Updated: Sep 9, 2022
Adolfo Cambiaso does it. Facu Pieres does it. Pelon does it, and several other polo players at the top of their game. But so does Jen on the West Coast, Lee in Dubai, Tim in Germany, and Sammy in the UK.
What they all have in common is that they have all chosen to play in Ainsley MVP polo saddles. The feature of the MVP that usually receives the most attention is the saddle’s adjustable fit, which accommodates horses of different shapes, but it’s hardly surprising that Adolfo, Facu and Pelon also demand that their saddles enable the most effective and efficient riding possible.
As is often said, horses make up 80% of polo. If this is true, then it must also be true that the better the player is able to harness the capabilities of his or her horses, the better the joint performance of horse and player. Horsemanship and riding skills are the key ingredients - at all levels of polo – and our saddles, forming the essential connection between horse and rider, influence how well we can bring our horsemanship and riding skills to bear on maximizing performance – at all levels of polo.
Compared with all other equestrian disciplines, riding for polo is unique, as it incorporates elements from virtually every other discipline. Probably, the most prominent feature of riding for polo is the half seat, considering that we spend most of our time playing in the half seat (or at least out of the saddle). The half seat is so important to us because it:
Allows us to align our center of gravity with the horse’s center of gravity – and to use shifts in our center of gravity to direct the horse to accelerate, decelerate, stop, turn and make lateral movements
Enables a solid connection between horse and rider – ideally, we would want our entire upper legs to be in firm contact with the saddle and the horse’s shoulders in order to effectively transmit changes in our center of gravity to the horse
Provides a good hitting platform, to some extent isolating us from the horse’s movements and providing us with the freedom to turn our upper body one way or the other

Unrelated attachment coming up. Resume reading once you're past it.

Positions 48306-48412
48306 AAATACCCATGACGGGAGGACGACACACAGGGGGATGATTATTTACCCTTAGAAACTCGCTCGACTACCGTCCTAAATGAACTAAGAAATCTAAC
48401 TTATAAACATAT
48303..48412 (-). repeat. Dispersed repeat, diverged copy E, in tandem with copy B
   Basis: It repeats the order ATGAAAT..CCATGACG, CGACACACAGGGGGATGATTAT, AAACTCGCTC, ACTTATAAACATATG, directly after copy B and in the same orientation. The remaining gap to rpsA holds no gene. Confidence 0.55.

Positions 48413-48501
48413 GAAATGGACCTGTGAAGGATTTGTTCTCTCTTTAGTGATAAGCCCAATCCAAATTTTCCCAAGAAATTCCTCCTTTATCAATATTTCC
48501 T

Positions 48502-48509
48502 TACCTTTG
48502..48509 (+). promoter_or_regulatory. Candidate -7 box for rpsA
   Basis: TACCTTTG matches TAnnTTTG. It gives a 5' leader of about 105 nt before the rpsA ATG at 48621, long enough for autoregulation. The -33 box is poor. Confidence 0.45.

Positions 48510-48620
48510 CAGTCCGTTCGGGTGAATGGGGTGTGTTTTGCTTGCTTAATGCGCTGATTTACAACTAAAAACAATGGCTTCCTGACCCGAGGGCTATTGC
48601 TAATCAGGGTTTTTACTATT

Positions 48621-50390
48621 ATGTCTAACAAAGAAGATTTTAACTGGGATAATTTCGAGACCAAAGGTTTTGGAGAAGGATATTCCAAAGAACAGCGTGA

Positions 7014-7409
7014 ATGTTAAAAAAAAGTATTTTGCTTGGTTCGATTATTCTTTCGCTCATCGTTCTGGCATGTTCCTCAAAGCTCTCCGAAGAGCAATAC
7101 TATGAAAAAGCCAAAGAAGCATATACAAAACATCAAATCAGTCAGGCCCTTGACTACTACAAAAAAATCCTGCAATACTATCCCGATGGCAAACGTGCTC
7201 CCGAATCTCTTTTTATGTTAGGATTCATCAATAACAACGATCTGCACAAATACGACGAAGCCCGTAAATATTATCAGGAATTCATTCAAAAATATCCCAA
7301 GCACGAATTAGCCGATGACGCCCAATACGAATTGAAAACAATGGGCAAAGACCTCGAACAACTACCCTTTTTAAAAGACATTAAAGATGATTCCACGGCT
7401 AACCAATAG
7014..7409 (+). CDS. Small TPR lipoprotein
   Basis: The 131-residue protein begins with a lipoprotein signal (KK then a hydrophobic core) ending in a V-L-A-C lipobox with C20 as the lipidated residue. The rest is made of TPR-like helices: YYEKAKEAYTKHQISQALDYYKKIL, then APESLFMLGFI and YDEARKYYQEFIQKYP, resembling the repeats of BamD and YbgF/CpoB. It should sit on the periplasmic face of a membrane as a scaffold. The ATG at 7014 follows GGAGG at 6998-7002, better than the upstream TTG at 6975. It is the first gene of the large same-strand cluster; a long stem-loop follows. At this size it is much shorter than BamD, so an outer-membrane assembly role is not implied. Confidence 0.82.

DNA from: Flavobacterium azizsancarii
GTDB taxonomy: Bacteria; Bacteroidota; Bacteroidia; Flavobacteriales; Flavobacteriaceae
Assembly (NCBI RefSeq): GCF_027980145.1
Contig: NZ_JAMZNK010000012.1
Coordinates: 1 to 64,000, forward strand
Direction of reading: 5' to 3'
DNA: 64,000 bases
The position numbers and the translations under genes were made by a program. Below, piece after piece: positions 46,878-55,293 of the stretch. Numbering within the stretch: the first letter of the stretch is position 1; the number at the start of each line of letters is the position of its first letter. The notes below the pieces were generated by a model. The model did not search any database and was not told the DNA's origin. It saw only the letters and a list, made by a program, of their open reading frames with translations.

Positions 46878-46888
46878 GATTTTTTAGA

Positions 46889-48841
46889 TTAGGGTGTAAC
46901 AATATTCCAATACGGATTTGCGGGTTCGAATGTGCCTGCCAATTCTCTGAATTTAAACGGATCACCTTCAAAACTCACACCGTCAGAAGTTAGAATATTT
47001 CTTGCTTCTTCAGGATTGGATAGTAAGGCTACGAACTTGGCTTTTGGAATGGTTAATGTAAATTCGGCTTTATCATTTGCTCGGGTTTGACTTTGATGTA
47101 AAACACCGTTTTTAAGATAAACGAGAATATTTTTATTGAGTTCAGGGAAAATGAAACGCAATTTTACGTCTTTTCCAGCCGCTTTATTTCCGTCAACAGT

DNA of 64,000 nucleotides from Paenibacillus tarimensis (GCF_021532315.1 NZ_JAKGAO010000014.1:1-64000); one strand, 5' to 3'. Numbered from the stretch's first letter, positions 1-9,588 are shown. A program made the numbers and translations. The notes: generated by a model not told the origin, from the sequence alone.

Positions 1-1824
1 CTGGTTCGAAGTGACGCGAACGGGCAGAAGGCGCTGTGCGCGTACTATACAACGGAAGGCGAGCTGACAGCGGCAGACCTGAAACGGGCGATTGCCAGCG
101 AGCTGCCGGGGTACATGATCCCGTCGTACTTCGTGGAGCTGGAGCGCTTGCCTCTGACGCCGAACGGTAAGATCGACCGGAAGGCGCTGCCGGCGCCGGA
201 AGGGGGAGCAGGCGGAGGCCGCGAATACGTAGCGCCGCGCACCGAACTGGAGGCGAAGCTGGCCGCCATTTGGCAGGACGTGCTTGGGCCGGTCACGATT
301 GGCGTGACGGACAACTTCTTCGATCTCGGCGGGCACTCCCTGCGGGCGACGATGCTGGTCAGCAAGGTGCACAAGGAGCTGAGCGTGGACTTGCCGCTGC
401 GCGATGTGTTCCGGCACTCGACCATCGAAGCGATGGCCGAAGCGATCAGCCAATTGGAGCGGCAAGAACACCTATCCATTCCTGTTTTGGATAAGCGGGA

I would argue that developing and refining riding your skills is one of the most rewarding investments in polo, as you and horses will become more and more effective as a team and achieve:
Faster and more accurate responses from your horse
More precise positioning on the pitch
A more effective hitting platform
Given the fundamental importance of riding skills, and especially the importance of the half seat, your saddles should place you in ‘neutral’, i.e., place your center of gravity directly above that of your horse. You often see polo saddles placed very far forward to achieve this. Polo saddles are designed to sit further forward than the saddles in other equestrian sports, but very often we place them even further forward to get to that ‘neutral’ position. Usually, the saddle then slides back to its intended position during play, displacing the player’s center of gravity backwards. In some saddles, you may also have a sense of falling backward or forward, neither of which is helpful.
The triangle formed by your upper legs is potentially, and ideally, the most direct form of communication between you and your horse. To maximize this connection, you will want as much of your upper leg against the surface of the saddle as possible (in the half seat). This surface area is determined by the cross section of the saddle and the length of your stirrups. If we consider just the saddle cross section, some saddles are barrel shaped, which makes it difficult, if not impossible to achieve full upper leg contact.
Some polo saddles put the player quite far back when seated, either by design or because they are simply too long for the player’s ‘confirmation’. Although comfortable when cantering along, this position will invariably make the process of getting into the half take a fraction longer and require slightly more effort than is necessary. Even though we are talking about fractions, this matters to all players. At the top level, a fraction of a second may mean evading an opponent. For the rest of us, a fraction of a second is enough to delay your swing preparation causing you to rush or force your swing.
While Adolfo Cambiaso, Facu Pieres and Pelon value the MVP’s fitting options and the freedom of movement that the MVP provides their horses, what they value even more is how the MVP positions them on their horses, in the sweet spot, whatever the shape of their horses, which enables them to maximize their effectiveness on the field.
The MVP places you exactly where you need to be, it gives you all the grip you need, an easy transition from seated to half seat and a solid hitting platform.
The riding fundamentals are the same, whether you are the world’s best player or just starting out in polo. If you are a beginner, the MVP allows you to focus on getting your riding right from the outset. If you are an experienced player, it allows you to further strengthen your riding or to get rid of one or two bad habits that we accumulate over time.
To help you get the most value from your MVP saddle(s), Performance Polo has partnered with renowned polo instructor Steve Thompson: Wherever you are in the world, with every MVP saddle purchased, you will receive a free, personalized video lesson with Steve, which you can use to address any aspect of your riding or hitting, for example:
If you are a beginner, Steve can help you develop the ideal half seat
If you are experienced: Increase the effectiveness of your riding and replace bad habits
If you are advanced: fine tune an element of your riding or hitting
Additional lessons can be booked with Steve directly.